By Barani Krishnan
Investing.com - Gold tumbled almost 3% on Friday after a blockbuster U.S. jobs report for January triggered profit-taking on the precious metal’s long-running rally, putting it way off the $2,000-an-ounce target eyed by bulls in the space.
Gold for April delivery on New York’s Comex settled at $1,868.30 an ounce, down $53.90, or 2.8%. It hit a four-week low of $1,874.55 during the session.
It was the first time since Jan. 12 that gold’s $1,900 support on Comex had crumbled.
The spot price of gold, more closely followed than futures by some traders, was at $1,865.13, down $47.44, or 2.5%.
Gold’s plunge came after the U.S. Labor Department reported a NFP, or non-farm payrolls, growth for January that was almost three times above forecast, throwing a fresh challenge to the Federal Reserve’s hopes of seeing a cooling of the labor market and wages to get inflation to its target. Some 517,000 jobs were added last month versus a forecast 188,000 and against December’s 223,000.
"The monstrous NFP numbers have wreaked havoc on gold bulls already facing heat over the past two days from the Fed's outlook on the economy," Sunil Kumar Dixit, chief technical strategist at SKCharting.com, said noting the spot price's $85 tumble from highs of almost $1,960 over 48 hours. Comex futures had climbed to above $1,975 before the rout.
Dixit predicted further losses as both the Dollar Index and yields on the U.S. 10-year Treasury note surge on the back of the newfound strength in the labor market, which could make the Fed rethink further consolidating its rate hikes for this year. The central bank went from a 50-basis point rate hike in December to 25-basis points in February.
"Gold bears now are confident of taking control of the market and will try to push deeper into $1,866-$1,862 as their next station," said Dixit. "On the flip side, any bounce towards $1,900-$1,920 will be relief for some of longs."
While policymakers the world over typically celebrate seeing good jobs numbers, the Fed is in a different predicament. The central bank wishes to see an easing of conditions that are a little "too good" now for the economy's own good — in this case, unemployment at more than 50-year lows and average monthly wages that have grown without stop since March 2021.
Such job security and earnings have cushioned many Americans from the worst price pressures since the 1980s and encouraged them to continue spending, further feeding inflation.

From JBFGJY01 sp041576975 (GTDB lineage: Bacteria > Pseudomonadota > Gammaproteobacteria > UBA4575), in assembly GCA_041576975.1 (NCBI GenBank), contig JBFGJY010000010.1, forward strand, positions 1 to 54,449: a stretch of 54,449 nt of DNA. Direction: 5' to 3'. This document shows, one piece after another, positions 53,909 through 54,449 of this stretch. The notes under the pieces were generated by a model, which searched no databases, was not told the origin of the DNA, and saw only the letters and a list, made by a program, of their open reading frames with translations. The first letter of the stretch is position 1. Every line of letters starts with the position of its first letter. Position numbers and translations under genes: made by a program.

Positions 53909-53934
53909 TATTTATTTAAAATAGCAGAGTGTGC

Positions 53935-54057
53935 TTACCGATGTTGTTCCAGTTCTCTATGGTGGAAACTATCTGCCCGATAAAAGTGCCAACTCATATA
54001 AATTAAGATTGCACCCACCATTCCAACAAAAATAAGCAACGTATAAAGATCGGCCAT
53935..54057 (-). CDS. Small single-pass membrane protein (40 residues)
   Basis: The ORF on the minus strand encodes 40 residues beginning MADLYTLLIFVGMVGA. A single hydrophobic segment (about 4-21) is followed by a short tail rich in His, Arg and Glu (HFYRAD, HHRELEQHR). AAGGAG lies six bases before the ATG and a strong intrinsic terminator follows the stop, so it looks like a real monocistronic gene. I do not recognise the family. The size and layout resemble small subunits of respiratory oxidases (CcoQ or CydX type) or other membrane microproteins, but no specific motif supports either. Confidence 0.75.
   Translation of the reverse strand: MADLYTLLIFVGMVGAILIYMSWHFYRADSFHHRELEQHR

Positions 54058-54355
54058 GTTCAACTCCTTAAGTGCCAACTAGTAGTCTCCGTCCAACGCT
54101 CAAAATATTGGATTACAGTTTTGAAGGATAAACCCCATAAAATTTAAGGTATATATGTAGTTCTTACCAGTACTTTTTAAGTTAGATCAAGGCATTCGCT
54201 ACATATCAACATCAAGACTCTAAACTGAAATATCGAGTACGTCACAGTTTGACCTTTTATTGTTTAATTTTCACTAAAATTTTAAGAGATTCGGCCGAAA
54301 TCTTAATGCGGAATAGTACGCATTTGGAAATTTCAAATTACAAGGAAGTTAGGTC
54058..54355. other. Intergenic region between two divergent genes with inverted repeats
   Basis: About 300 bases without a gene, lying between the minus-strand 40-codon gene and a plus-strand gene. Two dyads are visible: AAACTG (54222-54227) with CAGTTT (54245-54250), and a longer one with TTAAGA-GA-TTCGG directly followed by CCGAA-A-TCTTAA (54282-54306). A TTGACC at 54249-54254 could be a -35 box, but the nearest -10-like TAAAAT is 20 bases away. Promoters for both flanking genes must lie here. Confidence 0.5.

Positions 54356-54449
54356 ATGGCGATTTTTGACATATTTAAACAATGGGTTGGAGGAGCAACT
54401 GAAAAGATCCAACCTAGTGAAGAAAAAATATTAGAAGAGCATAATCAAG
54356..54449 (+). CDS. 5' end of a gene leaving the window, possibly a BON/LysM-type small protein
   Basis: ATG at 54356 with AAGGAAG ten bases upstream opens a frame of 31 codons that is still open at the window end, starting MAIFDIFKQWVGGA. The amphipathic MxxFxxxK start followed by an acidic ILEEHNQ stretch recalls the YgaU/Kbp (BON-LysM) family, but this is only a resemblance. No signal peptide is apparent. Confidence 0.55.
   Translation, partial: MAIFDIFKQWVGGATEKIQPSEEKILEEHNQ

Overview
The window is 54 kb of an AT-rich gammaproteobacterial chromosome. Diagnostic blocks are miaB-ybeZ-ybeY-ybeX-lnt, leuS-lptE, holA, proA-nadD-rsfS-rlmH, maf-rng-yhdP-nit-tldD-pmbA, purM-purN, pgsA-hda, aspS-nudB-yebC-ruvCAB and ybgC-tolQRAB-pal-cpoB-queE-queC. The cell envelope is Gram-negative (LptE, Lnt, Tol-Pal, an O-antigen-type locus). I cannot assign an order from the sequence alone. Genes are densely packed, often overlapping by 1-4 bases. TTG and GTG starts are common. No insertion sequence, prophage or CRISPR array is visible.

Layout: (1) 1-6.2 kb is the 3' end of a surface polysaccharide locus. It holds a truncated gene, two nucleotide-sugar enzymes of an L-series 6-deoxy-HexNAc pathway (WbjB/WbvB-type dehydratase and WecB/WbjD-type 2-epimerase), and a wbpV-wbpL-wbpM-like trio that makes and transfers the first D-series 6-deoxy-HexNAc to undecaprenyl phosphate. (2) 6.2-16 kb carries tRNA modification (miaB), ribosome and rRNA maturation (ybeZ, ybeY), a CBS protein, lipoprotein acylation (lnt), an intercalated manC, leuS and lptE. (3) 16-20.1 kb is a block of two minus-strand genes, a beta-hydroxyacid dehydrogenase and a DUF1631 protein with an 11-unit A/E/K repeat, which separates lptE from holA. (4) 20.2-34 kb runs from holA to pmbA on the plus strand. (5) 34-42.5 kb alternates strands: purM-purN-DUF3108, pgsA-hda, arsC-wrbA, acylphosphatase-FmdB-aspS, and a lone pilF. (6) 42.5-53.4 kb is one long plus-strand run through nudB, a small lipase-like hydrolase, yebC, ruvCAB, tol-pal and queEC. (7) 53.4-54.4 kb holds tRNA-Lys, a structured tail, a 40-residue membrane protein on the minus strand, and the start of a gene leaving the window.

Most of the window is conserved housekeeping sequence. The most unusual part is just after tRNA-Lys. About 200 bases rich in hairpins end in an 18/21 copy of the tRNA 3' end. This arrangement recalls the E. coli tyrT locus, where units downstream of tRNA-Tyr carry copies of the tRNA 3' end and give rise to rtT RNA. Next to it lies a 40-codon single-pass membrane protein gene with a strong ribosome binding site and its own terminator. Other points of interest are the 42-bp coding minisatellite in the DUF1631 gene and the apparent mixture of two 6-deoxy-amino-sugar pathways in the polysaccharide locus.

Economists say monthly jobs numbers need to grow meaningfully below expectations to create some ding at least in employment and wage security which the Fed suggests is its biggest two headaches now in fighting inflation.
Prior to January, the Fed saw what it thought was a consolidation of the labor market as monthly jobs creation went from 263,000 to 223,000 over a four-month stretch between August and December.
As though sensing a tougher challenge for this year, Fed Chair Jerome Powell told a news conference on Wednesday that while the pace of job gains had slowed late last year, "the labor market continues to be out of balance." He said this after announcing a 25-basis point rate hike for February, the central bank's smallest rate increase in a year.
The Fed has increased rates by 450 basis points in a monetary tightening cycle that began in March 2022, two years after the coronavirus outbreak, which led to trillions of dollars in relief spending that pumped up the economy and triggered runaway inflation.
Inflation, as measured by the CPI, or Consumer Price Index, hit four-decade highs in June when it expanded at 9.1% yearly. In December, the CPI grew at 6.5% per annum, its slowest since October 2021. Yet, that was more than three times the Fed's target.
The Fed has a particularly delicate job in trying to balance jobs with inflation. Both are top priorities for the central bank, which is mandated with ensuring "maximum employment" through a jobless rate of 4% or below and keeping inflation manageable. It did alright on the first and splendidly with the second for over a decade, when prices expanded at less than its target of 2% per annum.
Since the COVID-19 outbreak, the situation has reversed. The central bank has outperformed its jobs mandate as the labor market grew by leaps and bounds since the pandemic. But it has done miserably in fighting inflation.
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